The Value of Outreach

 In Jason Bunger, Outreach

Every church has some kind of outreach vision or strategy, whether it is known or unknown.  It might be “come and see” or “go and be” or “us four and no more.” But there is set of values that define every ministries’ approach toward fulfilling the great commission as commanded by Jesus.  Every church has a strategy that works for them. Here is our current outreach philosophy. 

What is Outreach?

First of all, we must create a working definition of outreach.  Here is how we are currently defining outreach.  Outreach is:

“genuine demonstrations (acts, events or attitudes) of kindness that display the love of Christ and may create an opportunity to share the gospel.” 

What are the implications of this definition?

It is genuine. This implies that we (individually/collectively) have the most sincere motives for doing outreach.  We are not trying to “win converts” but simply express kindness. 

It is demonstrative and visible.  It communicates Christ’s love. Grace is treating people better than we deserve. Our actions/attitudes should cause people to say, “Wow that was nice. Why did she do that?” 

It may (but does not need to) create an opportunity to share the gospel eventually. Outreach and evangelizing are not the same thing. Outreach is showing kindness and evangelism is sharing Jesus.  Outreach may lead, to evangelism, but it does necessitate it. 

What are the principles on which our outreach strategy is based?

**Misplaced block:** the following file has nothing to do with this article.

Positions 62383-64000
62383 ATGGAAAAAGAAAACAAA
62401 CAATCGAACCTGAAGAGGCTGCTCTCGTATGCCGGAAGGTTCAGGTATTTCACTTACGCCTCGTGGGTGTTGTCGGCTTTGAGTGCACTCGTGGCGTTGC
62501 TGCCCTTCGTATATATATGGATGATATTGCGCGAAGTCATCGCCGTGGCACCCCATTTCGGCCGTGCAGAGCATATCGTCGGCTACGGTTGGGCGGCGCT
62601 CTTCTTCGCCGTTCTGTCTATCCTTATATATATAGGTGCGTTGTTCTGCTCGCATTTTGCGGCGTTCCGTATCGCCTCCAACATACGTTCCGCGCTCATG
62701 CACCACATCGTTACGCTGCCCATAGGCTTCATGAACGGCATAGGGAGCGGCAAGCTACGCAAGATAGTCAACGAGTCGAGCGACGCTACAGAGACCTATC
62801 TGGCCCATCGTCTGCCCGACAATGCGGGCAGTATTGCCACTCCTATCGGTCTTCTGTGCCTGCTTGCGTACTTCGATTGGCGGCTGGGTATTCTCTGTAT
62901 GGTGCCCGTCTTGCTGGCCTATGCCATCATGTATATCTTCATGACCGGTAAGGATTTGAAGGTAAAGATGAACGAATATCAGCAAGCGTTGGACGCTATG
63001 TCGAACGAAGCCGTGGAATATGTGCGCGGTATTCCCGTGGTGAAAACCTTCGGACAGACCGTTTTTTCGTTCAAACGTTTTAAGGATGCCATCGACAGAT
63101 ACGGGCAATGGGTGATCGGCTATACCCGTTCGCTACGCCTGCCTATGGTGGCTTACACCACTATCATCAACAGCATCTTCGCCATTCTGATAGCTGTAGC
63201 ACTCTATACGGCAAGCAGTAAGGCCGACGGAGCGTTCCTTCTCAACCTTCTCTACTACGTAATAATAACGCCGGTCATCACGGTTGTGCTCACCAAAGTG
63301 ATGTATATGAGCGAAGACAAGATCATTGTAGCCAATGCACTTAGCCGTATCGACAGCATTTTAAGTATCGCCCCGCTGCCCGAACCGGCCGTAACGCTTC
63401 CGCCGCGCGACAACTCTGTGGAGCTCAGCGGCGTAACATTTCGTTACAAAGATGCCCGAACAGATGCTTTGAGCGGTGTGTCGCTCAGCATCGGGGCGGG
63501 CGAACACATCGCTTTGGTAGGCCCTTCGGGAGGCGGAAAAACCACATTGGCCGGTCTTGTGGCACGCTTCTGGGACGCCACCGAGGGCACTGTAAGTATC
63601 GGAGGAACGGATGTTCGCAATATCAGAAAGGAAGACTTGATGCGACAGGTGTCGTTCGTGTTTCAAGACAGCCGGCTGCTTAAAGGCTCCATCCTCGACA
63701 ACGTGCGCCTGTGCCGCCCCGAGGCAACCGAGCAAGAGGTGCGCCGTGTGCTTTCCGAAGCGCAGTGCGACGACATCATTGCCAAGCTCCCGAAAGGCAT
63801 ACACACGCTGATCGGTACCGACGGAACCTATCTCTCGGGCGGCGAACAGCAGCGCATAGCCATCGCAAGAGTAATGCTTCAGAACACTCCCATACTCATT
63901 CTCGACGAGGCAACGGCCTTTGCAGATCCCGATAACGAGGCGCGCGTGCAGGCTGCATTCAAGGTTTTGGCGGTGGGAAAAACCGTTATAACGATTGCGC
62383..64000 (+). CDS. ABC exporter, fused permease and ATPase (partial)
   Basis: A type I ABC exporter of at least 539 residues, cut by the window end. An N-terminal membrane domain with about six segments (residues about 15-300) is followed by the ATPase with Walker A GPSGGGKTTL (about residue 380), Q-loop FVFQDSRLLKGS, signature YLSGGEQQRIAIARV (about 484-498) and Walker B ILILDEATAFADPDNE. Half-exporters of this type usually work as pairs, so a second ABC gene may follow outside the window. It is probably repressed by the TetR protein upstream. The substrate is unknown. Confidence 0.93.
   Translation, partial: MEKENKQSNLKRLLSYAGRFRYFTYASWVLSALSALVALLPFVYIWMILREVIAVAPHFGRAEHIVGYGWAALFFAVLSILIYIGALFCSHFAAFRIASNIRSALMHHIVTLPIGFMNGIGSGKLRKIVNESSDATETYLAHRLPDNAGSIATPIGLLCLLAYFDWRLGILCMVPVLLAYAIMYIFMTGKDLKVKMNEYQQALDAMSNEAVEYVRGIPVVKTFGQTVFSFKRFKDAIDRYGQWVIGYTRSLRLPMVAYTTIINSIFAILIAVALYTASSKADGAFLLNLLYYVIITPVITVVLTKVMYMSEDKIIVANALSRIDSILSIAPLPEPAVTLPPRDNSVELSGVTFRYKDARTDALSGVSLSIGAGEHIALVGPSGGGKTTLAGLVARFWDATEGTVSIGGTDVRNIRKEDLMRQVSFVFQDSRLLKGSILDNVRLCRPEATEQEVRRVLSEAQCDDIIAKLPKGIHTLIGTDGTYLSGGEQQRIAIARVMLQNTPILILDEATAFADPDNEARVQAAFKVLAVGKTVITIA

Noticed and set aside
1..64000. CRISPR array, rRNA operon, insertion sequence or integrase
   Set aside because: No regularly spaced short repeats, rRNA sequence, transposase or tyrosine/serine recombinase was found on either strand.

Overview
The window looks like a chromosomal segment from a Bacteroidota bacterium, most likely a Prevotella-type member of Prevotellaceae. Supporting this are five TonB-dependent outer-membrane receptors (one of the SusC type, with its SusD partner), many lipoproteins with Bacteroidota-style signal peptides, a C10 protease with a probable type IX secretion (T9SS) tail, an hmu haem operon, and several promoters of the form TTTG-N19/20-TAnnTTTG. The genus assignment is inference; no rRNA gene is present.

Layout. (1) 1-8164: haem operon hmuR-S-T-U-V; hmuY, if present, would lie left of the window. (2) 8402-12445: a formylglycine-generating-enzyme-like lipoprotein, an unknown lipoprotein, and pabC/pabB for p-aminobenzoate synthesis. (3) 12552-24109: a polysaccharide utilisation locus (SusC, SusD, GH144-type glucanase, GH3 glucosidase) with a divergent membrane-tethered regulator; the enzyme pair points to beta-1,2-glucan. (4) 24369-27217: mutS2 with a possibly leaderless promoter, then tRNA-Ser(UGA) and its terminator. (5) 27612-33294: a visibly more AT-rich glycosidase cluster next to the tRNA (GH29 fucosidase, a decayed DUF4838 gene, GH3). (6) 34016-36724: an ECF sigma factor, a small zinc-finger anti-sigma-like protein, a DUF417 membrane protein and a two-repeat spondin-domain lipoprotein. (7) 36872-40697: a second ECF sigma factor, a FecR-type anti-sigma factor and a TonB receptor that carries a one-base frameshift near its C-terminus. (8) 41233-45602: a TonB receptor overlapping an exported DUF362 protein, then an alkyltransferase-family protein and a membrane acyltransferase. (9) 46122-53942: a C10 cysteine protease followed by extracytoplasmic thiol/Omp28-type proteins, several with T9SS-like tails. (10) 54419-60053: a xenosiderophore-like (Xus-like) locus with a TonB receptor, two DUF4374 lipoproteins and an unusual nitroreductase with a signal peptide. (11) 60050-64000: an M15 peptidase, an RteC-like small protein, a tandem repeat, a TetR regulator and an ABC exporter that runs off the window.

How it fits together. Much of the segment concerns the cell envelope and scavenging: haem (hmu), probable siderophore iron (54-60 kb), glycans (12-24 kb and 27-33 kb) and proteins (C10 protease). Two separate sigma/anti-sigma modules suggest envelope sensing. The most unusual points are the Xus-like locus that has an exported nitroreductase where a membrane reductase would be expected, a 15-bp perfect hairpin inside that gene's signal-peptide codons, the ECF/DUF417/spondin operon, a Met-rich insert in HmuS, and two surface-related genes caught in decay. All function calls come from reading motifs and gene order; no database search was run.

Outreach is a value and an attitude more than an event.  We can all do outreach.  It amazes me how many churches put so much effort into a feeding ministry that requires so much time, energy and financial resources when only a handful of people attend.  Instead do this.  Go to Starbucks tomorrow morning.  Buy a cup of coffee for yourself.  But also buy the coffee for the next person in line next.  Better yet, take a cup of coffee to work and give to an unsuspecting co-worker.  No strings attached.  You have just done an outreach for three people that took 30 seconds and costs the church nothing to do.    

We never “bait and switch.” This simply means that if you advertise a “Free Movie and Popcorn” then the event is “Free Movie and Popcorn” not “Free Movie, Popcorn, and an Unadvertised Gospel Presentation.” Don’t misunderstand me. I am not ashamed of the gospel.  However, I am very uncomfortable when I invite people to one thing, and it turns out to be something else.  It is about integrity.  If you want to share the gospel at an event, then have the integrity to advertise that you will be doing that. Most people don’t mind. But no one enjoys coming to an event and feeling they have to listen to any kind of presentation that they were not expecting.    

On Sunday morning, people are expecting prayers, preaching, and some music.  They expect to hear a message about how Jesus can change someone’s life.  They expect it and we try to make sure that we don’t disappoint.    

Outreach must be fun…or we must find a way to make it fun. We have two types of outreaches at Hope. The first are events that are naturally fun like our Winter Wonderland Christmas party, pancake breakfast, soccer camps, and youth retreats.  The second are events that normally would not be considered fun, but become fun when you are serving with people you genuinely enjoy.  This might include serving people by making sandwiches, hanging drywall or delivering care items. I have found that the most routine of chores can be a blast when we are doing it for the right reason with the right purpose.